MOGADISHU, Somalia — Somalia is the most drought-affected country in the Horn of Africa. This is the third and the most severe drought in the last decade. The situation is alarming, and it is deteriorating. Isolated areas of Somalia, especially villages and settlements in central and southern regions are the most affected. In a hope that the situation is better in bigger centers and towns, elderly, women and children take on the long and excruciating journey there to search for any help.
“There were problems and hunger where I came from. There is nothing but hunger. Health is important but people are hungry. There’s no rain. We left in search of treatment but there is hunger. There is no rain”, says Fadumo Ali Mohamed.
Faduumo made the trip from her village near Jamame area, and she had to spend two nights on the road with her three children, one of whom was gravely ill. The arduous journey involved moving in and out of territories controlled either by the government or armed groups. This presents its own challenges but the cost of making the trip in the current “drought economy” is the first barrier of access that potential patients are likely to run into.
“Before, 75 per cent of the patients were from the rural villages. Now, most of the patients are from Kismayo area. This is because they could afford transport to the hospital since they had their crops and animals and there was no drought. Now they can’t afford transport to the hospital. This has caused the sick children to remain in the village and only those critical are brought in. Some of them have told us that their children died due to lack of transport,” says Feisal Adan Ibrahim, who supervises operations of the stabilization center in Kismayo General Hospital.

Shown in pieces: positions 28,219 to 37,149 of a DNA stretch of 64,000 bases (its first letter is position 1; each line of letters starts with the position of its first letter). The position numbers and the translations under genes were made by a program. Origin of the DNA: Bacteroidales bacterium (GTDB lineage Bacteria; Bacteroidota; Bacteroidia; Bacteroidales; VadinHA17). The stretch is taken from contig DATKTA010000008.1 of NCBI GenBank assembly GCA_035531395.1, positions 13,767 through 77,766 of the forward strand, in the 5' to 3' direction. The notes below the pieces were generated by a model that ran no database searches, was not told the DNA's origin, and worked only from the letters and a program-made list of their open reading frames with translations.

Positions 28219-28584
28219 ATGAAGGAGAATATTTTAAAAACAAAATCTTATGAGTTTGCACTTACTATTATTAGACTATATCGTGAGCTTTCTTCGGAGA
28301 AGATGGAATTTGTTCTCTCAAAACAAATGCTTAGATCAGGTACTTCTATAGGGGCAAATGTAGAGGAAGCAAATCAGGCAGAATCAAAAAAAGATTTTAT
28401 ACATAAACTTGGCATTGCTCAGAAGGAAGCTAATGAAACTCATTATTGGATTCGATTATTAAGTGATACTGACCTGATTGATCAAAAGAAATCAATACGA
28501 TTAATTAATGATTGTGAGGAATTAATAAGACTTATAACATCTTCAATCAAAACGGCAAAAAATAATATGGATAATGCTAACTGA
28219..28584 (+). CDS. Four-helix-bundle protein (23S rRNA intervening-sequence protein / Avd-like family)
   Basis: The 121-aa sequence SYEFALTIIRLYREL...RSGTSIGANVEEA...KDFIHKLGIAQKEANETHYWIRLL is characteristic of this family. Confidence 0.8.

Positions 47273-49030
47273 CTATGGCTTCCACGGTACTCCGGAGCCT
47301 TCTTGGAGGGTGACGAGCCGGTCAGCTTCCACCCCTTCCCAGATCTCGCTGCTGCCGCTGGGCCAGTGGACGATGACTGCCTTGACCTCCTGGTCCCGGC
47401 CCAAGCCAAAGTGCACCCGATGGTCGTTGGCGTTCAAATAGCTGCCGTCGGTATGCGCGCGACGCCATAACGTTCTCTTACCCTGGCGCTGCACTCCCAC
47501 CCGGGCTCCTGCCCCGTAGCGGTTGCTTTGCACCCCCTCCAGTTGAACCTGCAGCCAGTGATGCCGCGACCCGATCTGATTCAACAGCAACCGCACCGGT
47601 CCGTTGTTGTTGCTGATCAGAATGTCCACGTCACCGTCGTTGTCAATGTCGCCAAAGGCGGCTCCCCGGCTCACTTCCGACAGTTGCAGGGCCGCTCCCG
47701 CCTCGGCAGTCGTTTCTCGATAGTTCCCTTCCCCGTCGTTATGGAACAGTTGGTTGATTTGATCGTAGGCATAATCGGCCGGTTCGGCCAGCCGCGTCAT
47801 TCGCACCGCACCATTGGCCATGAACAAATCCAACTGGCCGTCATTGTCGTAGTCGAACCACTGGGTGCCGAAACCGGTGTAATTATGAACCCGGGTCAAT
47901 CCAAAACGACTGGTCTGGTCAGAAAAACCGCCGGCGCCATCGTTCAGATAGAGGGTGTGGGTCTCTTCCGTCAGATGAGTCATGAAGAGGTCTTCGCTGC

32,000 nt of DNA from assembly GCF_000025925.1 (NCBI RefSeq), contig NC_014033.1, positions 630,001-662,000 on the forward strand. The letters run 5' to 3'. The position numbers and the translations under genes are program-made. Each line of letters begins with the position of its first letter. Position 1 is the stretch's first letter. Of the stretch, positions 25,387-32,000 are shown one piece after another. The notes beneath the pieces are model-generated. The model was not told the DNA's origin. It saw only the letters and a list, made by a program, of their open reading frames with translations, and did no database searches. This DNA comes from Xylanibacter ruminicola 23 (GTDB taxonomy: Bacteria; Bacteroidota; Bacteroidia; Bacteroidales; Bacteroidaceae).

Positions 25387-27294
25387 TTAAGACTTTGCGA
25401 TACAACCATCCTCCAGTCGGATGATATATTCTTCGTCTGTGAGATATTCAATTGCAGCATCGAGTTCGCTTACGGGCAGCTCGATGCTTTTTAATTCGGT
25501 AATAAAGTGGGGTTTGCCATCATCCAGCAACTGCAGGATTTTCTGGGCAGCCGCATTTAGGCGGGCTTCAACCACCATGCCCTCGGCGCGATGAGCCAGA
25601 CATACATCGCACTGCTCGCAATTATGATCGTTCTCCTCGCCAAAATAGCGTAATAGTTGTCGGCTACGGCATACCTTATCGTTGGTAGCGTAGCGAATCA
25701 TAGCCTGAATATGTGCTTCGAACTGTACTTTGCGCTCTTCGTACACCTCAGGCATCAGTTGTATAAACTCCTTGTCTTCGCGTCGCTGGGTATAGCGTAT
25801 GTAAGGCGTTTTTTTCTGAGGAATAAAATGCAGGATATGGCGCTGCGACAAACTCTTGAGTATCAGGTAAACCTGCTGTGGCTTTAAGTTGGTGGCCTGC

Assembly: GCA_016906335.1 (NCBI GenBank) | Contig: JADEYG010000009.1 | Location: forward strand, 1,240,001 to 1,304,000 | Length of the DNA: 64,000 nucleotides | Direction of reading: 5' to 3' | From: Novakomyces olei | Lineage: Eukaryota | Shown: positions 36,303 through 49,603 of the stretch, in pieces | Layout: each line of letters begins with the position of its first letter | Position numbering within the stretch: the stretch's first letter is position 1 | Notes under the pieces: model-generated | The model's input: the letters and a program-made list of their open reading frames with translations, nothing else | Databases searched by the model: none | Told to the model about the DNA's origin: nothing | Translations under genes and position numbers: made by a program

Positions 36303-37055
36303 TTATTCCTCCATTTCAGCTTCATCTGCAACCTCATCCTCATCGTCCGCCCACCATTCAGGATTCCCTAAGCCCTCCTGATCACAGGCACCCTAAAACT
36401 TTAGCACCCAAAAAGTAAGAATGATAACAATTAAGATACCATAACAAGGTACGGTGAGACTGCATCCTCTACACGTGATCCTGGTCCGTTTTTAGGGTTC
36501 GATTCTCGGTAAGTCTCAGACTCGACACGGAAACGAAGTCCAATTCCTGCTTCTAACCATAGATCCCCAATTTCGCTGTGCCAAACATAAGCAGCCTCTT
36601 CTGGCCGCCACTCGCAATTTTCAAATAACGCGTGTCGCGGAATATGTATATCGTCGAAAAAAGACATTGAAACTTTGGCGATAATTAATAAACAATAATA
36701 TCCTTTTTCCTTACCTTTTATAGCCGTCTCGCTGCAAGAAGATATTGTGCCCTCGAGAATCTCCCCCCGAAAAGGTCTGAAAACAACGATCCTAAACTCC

Malnutrition and measles cases are increasing, and people need health support.
Faadumo Ali Mohamed’s two-year-old daughter, Ikraan Abdiaziz, was admitted to the Kismayo stabilization centre in mid-February. She was severely malnourished, and her tiny frame was puffed up by oedema – fluid retention in the body.
“I brought my daughter here and she was all swollen. I’m staying with her and she is getting treatment. She is still a bit tired, but the swelling is not as bad as it was,” says Faadumo while seated with her daughter in the ICU wing of the stabilization center.
Majority of patients in the stabilization centers are from displaced families who settled around the towns while others are from further out in the rural areas.
“We see a lot more people coming to the stabilization centre. We are seeing more malnourished children. But our biggest worry, and we are getting reports, is that the situation is far worse in the rural areas and there are no health services. That’s our biggest worry right now,” says Mohamed Abdi Dagane, who is a member of the International Committee of the Red Cross (ICRC) team based in Kismayo.
Burgeoning displacement camps around the towns due to the current drought climate compound the problem. Food, water, health, and sanitation services are stretched in these settlements. In Somalia’s capital, Mogadishu, for instance, there were over 120,000 new arrivals in the camps since January. Overall, access to healthcare in Somalia remains very limited, particularly in rural areas, which leaves the extent of the malnutrition crisis unclear.
Humanitarian organizations mandated to provide help to children forecast that 1.4 million children, nearly half of Somalia’s under five population, are likely to suffer from acute malnutrition because of the ongoing drought. The ICRC supports both stabilization centers in Kismayo and Baidoa as well as 16 Somali Red Crescent Society (SRCS) clinics that offer nutritional support for families in need.